Why Is Drinking Water Good for Me & How Soon Will I See a Difference?
Drinking enough water helps your body function better, improves your overall sense of well-being, aids in weight loss and gives you more energy. Simple steps help you up your water intake. Keep a water container at your desk or in your car, add ice cubes to smoothies, eat more water-dense fruits and veggies and substitute soda for water with lemon. Your necessary consumption varies based on the temperature and humidity in your environment, how active you are and other factors. However, as a basic guide, men need 13 cups of fluid daily and women need 9 cups.A boy drinking out of a glass. (Image: Ingram Publishing/Ingram Publishing/Getty Images)
Water is the top chemical component in your body, accounting for about 60 percent of your weight, according to MayoClinic.com. Water is necessary for every system in your body to function properly. For example, water helps carry nutrients to cells, flushes toxins from your vital organs, keeps your skin supple and your throat and ear environments moist. When you don't have enough water your body systems do not work efficiently.
Drinking adequate water can help you lose weight. When you feel hungry you might actually be craving water. Sipping water throughout the day helps suppress your appetite. Your body also hoards water when you don't consume enough of it, storing it between your cells. This causes you to carry extra water weight. Your body hangs onto more fat when you are dehydrated as well. That's because your kidneys don't work as well and must call on your liver for help. This, in turn, reduces your liver's ability to burn as much fat as usual, leading to fat deposits in your belly. Water also helps your middle stay slimmer because it helps you avoid constipation.
Drinking enough water will put more pep in your step. Even mild dehydration saps your energy and decreases your ability to work out or perform sports. The American College of Sports Medicine recommends consuming water before, during and after exercise. Replace any fluid you lose via sweat. Determine how much fluid you've lost by weighing yourself before and after a bout of exercise. For each pound lost you need to consume 16 oz. water. As a general guideline, 1.5 to 2.5 cups is enough for a short bout of exercise, while intense exercise lasting an hour or more requires more, depending on how much you sweat. Don't rely on thirst as an indicator of when you need to replenish -- usually by the time you feel thirst it's too late. Also, thirst becomes a less reliable indicator of the need for water as you age.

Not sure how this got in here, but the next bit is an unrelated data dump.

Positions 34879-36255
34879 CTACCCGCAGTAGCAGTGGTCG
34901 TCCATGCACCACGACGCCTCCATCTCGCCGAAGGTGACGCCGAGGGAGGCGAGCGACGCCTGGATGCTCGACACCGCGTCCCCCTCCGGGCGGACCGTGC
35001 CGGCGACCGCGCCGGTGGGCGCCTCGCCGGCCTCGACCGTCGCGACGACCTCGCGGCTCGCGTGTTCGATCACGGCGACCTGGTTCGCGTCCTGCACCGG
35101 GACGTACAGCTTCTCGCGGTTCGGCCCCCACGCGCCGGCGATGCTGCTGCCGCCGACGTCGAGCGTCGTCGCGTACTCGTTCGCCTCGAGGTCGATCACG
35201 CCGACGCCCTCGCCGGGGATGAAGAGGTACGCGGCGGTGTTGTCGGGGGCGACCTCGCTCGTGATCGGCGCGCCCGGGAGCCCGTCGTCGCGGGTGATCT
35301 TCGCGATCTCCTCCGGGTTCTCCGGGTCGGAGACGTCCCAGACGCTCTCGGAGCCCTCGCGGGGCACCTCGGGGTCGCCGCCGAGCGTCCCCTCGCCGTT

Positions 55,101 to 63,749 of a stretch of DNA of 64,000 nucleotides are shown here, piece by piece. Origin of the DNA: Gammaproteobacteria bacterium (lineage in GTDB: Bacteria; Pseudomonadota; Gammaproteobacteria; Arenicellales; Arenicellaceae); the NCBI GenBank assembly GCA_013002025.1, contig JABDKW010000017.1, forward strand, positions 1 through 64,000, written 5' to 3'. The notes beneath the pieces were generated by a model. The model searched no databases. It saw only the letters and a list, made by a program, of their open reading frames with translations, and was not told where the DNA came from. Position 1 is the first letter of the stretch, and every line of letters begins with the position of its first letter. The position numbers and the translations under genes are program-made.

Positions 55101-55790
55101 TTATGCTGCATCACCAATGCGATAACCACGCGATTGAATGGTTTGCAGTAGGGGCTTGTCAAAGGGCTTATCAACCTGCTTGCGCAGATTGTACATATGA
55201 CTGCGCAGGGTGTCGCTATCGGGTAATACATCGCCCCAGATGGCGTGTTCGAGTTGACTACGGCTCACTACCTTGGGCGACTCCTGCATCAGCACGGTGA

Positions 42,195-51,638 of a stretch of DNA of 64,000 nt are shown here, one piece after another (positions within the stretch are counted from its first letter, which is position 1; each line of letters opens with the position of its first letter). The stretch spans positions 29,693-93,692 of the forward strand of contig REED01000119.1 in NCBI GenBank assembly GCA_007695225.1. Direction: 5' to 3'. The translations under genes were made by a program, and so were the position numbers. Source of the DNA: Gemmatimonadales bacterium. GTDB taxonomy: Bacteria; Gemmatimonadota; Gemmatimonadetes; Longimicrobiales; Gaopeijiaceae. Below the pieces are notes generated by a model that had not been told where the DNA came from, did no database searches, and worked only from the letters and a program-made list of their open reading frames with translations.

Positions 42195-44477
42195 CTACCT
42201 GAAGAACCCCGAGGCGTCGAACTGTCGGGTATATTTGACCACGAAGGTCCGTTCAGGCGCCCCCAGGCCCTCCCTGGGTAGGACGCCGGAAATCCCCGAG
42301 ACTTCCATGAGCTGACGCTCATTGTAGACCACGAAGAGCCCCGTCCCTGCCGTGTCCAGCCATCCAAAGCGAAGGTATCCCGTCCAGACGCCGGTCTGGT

Increase and monitor your water intake for a month, and you are likely to note a difference in the way you look and feel. You may notice some indications of proper hydration sooner. For example, rarely feeling thirst and producing colorless or slightly yellow urine are signs that your water intake is adequate. Drink about 2 cups water prior to meals during three months of dieting and it may help you shed an extra 4.5 lb., says E.A. Dennis, lead author for a 2010 study published in the journal "Obesity." The study examined the effect of drinking water prior to meals among obese men and women on restricted-calorie diets. Those not drinking water prior to meals lost an average of 11 lb., while those who drank the water shed an average of 15.5 lb.